S.A.D. NEEDN'T BE SAD
Seeing affectionate couples strolling about on Valentine's Day is romantic for some, but for those who feel left out, there's an unofficial holiday to observe on Feb. 14 (or Feb. 15): Singles Awareness Day. Plan ahead with single friends to celebrate the unattached life and take a break from the commercialism of what many think of as a "Hallmark holiday." These 10 activities all cost significantly less than the traditional Valentine's Day gifts, flowers, and dinner out.
ESCAPE THE HOUSE
Friends who are into mystery solving and puzzles will enjoy the live-action challenge of getting locked in a room for 45 to 60 minutes and putting together scattered clues to escape. Escape-room games have taken America and Europe by storm in the past few years. A typical game costs $15 to $30 per person, depending on the venue and theme. Masterminds who prefer to set up their own games can find help online; a Quora page offers some good ideas.
ENJOY A FAMILY-STYLE MEAL
In lieu of a romantic dinner for two, bring together a big group of unattached friends to enjoy a family-style cuisine. In Japanese shabu shabu or Sichuan hot pot, raw meats, vegetables, and carbs are boiled in a pot filled with broth. The similar Korean barbecue features spicy marinated meat slices cooked on a hot plate in the middle of the table. Chinese dim sum, usually offered at lunchtime, typically is set up so diners can order small plates of steamed food from carts being wheeled around the restaurant. Some restaurants offer all-you-can-eat dim sum for a flat amount.
SHOOT A BOW AND ARROW
Challenge friends to channel Katniss Everdeen from "The Hunger Games" in Archery Tag, a competition in which players shoot opposing team members and five team targets, learning quickly how to shoot and even catch arrows (which can bring teammates back to "life"). There are more than 360 Archery Tag licensees in America, and prices vary by location. A 90-minute session (15 games) at Indoor Extreme Sports in New York City starts at $25 per person on weekdays or $30 on Saturdays and Sundays (such as Feb. 14 this year). Check for coupons and discount codes before booking.
FIND THE SPY
Anyone who's played the popular party game Mafia will enjoy Spyfall ($25 on Amazon) a popular card game that assigns players roles -- with one drawing the lone spy card. Through questions and answers, the spy has to figure out everyone's location without blowing his or her cover, and everyone else must figure out which player is the spy. Spyfall can be played online, too, so long as everyone in the group joins the same game on their phones.
CREATE PROHIBITION ERA CONCOCTIONS
Turn up your noses at cranberry vodka and rum and Coke and gather for a fancy cocktail night. Hidden speakeasy-style bars are well-known for unique, specialty cocktails but often at steep prices -- $13 to $17 a drink at New York City bars. Instead, bring the Prohibition Era feel to someone's home. Select one liquor for the night to avoid buying too many bottles, and try two to three recipes inspired by the raucous 1920s, such as Gin Rickeys (gin, lime, sugar, soda) or Ward 8 cocktails (whiskey, rye, orange juice, grenadine). Flapper costumers and tuxedos optional.
HOST AN NBA ALL-STAR VIEWING NIGHT
Put on a favorite NBA team's jersey, stock up on snacks, and ask friends over for the NBA All-Star Game. The Western and Eastern Conference teams, starring Kobe Bryant, Stephen Curry, Kevin Durant, LeBron James, and more, go head-to-head Feb. 14 in Toronto. It'll be a competitive game, making a good excuse to gather basketball-loving friends together.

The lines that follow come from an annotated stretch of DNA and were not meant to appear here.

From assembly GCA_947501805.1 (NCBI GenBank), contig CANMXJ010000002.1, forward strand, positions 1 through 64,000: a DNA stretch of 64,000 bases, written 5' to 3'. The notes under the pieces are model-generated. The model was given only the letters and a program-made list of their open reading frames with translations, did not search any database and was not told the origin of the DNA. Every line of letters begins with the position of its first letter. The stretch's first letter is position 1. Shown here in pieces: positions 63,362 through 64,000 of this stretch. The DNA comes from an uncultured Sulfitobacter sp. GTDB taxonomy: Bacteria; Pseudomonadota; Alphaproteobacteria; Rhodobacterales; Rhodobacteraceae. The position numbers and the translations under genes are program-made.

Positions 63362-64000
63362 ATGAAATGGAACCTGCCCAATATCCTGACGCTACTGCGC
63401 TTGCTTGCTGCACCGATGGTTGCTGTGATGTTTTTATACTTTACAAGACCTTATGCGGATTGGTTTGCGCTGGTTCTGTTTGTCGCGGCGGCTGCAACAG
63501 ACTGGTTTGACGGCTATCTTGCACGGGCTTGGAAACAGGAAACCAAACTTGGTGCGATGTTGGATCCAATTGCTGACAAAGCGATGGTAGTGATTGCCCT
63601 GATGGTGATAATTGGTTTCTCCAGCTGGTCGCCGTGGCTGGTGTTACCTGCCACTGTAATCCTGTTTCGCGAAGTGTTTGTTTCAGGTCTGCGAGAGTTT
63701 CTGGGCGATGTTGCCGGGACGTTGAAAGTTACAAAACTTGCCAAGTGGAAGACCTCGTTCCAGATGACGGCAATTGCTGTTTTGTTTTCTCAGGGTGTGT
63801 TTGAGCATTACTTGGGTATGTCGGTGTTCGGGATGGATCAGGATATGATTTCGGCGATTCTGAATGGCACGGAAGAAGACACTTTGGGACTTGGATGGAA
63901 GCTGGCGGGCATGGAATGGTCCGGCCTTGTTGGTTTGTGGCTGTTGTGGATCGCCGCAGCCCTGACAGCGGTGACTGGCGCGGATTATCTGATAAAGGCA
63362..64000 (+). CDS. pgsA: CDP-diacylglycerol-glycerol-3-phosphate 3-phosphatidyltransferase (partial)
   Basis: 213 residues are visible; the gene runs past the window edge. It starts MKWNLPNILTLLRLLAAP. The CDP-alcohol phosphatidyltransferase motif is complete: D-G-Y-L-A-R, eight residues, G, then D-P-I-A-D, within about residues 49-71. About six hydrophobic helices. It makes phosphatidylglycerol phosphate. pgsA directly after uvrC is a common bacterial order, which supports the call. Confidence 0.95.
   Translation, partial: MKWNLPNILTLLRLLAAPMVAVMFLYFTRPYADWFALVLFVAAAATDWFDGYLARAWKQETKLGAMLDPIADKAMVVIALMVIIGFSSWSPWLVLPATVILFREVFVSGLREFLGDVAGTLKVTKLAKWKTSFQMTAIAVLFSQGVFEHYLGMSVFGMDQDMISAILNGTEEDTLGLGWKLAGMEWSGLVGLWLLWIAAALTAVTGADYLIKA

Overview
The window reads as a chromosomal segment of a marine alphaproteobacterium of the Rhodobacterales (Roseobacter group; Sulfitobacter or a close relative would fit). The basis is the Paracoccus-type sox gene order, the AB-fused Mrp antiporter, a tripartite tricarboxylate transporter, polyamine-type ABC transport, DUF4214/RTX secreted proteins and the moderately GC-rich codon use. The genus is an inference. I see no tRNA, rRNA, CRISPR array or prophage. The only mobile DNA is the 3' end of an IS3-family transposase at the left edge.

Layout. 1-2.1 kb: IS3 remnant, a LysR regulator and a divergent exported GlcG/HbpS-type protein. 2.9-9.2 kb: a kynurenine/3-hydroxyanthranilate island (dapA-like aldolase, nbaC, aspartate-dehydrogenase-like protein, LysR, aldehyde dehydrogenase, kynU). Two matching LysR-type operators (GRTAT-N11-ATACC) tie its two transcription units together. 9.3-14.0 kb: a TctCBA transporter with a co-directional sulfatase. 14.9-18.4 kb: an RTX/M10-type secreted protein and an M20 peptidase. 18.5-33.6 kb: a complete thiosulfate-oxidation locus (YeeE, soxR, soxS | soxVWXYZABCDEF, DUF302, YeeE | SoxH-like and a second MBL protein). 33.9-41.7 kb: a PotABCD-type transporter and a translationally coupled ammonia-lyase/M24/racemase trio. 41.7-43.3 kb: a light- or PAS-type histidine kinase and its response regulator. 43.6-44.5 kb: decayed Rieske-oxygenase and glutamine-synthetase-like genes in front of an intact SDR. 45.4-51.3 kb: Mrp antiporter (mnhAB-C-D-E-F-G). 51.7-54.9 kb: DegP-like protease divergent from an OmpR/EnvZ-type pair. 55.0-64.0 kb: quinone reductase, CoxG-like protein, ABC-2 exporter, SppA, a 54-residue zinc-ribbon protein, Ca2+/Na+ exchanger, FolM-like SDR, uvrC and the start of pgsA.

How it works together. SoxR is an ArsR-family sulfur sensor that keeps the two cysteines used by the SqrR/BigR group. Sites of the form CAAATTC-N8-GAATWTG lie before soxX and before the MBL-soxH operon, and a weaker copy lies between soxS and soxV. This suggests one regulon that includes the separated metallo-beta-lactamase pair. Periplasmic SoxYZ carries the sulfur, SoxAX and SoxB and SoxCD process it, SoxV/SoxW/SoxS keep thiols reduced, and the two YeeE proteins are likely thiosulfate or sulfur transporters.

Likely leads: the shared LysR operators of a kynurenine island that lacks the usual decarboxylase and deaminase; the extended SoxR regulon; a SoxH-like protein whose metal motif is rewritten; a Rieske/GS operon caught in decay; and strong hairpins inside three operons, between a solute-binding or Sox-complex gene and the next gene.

PLAN A CHOCOLATE-FILLED DAY
Valentine's Day isn't the only star in February. The entire month is National Chocolate Lovers' Month. Plan a bar crawl and try chocolate martinis or find the best chocolate-drizzled waffles for brunch. To save money and celebrate at home, pick up an inexpensive fondue set. Classic versions for use with a flame can cost less than $10, but even complete kits with internal, electric heating can be cheap; a highly rated pot is available for $20 on Amazon. Organize a fondue night and ask friends to each bring an item to share and dip.
JOIN A RUN
The couch beckons for another round of Netflix binge watching, but the chances of meeting a partner for next year that way are slim. Instead, take the sneakers and workout clothes out for a Valentine's Day run. There are hundreds of runs scheduled for the day, including the one-mile Cupid's Undie Run taking place in 39 cities and benefiting the Children's Tumor Foundation. Registration at this late date is $55, but there are incentives for signing up friends to join your team.
TRY SOMETHING YOU'VE NEVER HEARD OF
It's easier said than done -- visiting a new place and meeting new people can be intimidating. Round up adventurous friends as encouragement and look for free or cheap classes happening on Valentine's Day weekend. A quick search on Vimbly can pull up everything from beginner's Krav Maga (the self-defense system developed for the Israeli armed forces) to sumi-e (Japanese ink-wash). Craigslist and Yelp are other good places to look, and both have the ability to jump to specific dates (such as Feb. 14) and filter classes and events in various ways (such as searching only for free activities).
INVITE FRIENDS OF FRIENDS OVER
Online dating apps such as Coffee Meets Bagel and Hinge soared to popularity by using Facebook friend connections to match singles with friends of friends. Bring this concept to real life by hosting a get-together for single friends or acquaintances. The catch: Each attendee must each bring a single person who doesn't normally hang out with the group. This breaks the monotony of seeing people in the same social circle. Set out plenty of board games, play background music, and help start conversations with fill-in-the-blank cards, such as "I'd rather be ________ right now."